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General Motors and IBM have been battered to their cores. Jack Welch, the chairman of General Electric, called the frenzied competition of the 1980's "a white knuckle decade" and said the 1990s would be worse. In this pathbreaking book that will define this new age of "hypercompetition," Richard D'Aveni reveals how competitive moves and countermoves escalate with such ferocity today that the traditional sources of competitive advantage can no longer be sustained. To compete in this dynamic environment, D'Aveni argues that a company must fundamentally shift its strategic focus. He constructs a brilliant operational model that shows how firms move up "escalation ladders" as advantage is continually created, eroded, destroyed, and recreated through strategic maneuvering in four arenas of competition. Using this "Four Arena" analysis, D'Aveni explains how competitors engage in a struggle for control by seeking leadership in the arenas of "price and quality," "timing and know-how," "stronghold creation/invasion," and "deep pockets." Winners set the pace in each of these four competitive battlegrounds.
Using hundreds of detailed examples from hypercompetitive industries such as computers, software, automobiles, airlines, pharmaceuticals, toys and soft drinks, D'Avenie demonstrates how hypercompetitive firms succeed in dynamic markets by disrupting the status quo and creating a continuous series of temporary advantages. They seize the initiative, D'Aveni explains, by employing a set of strategies he calls the "New 7-S's" Superior Stakeholder Satisfaction, Strategic Soothsaying, Speed, Surprise, Shifting the Rules of Competition, Signaling Strategic Intent, and Simultaneous and Sequential Thrusts. Paradoxically, firms must destroy their competitive advantages to gain advantage, D'Aveni shows. Long-term success depends not on sustaining an advantage through a static, long-term strategy, but instead on formulating a dynamic strategy for the creating, destruction, and recreation of short-term advantages.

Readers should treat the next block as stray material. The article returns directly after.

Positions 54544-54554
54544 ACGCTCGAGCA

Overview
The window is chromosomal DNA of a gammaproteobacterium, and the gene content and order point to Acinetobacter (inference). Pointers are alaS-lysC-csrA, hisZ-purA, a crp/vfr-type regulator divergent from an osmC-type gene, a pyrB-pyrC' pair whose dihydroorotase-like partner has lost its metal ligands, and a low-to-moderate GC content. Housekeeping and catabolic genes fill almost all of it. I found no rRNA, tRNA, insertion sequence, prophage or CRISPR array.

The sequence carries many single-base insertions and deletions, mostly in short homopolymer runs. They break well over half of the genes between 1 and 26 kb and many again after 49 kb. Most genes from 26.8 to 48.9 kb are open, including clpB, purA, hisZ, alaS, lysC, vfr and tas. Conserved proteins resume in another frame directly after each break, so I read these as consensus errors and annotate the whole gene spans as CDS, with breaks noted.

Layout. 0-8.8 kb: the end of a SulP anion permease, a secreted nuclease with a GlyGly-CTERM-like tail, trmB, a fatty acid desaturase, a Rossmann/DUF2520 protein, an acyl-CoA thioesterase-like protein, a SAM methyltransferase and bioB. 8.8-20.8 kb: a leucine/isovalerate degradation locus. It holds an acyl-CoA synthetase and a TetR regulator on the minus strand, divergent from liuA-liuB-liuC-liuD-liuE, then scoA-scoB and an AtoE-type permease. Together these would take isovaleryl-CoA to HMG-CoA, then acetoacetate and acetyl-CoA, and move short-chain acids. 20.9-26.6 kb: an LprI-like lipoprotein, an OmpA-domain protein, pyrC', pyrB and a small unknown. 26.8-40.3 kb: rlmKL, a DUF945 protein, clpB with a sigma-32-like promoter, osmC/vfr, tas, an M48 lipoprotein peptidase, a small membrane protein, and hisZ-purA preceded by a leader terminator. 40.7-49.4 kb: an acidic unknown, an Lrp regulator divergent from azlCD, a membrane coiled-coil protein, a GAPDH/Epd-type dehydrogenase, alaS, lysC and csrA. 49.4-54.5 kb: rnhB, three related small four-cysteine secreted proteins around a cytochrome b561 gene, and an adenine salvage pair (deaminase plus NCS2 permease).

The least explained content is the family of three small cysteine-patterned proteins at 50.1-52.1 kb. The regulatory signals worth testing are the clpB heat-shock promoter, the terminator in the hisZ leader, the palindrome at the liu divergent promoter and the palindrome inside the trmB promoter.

America must embrace the new reality of hypercompetition, D'Aveni concludes in a compelling analysis of the potential chilling effect of American antitrust laws on competitiveness. This masterful book, essentially an operating manual of strategy and tactics for a new era, will be required reading for managers, planners, consultants, academics, and students of hypercompetitive industries.

Discussion Group Questions
1. Is there any such thing as a sustainable competitive advantage in a world where change is rapid and radical? What is the impact of low-priced generics, rapid imitation, technological change, deregulation, the Internet, globalization, industry convergence, value migration, and other recent trends on sustainability of advantages?
2. If advantages can't be sustained, how do firms create shareholder value? Even if hypercompetition causes margins to fall, can hypercompetitive strategies create growth?
3. Is it possible to constantly disrupt the rules of competition in the price and quality arena?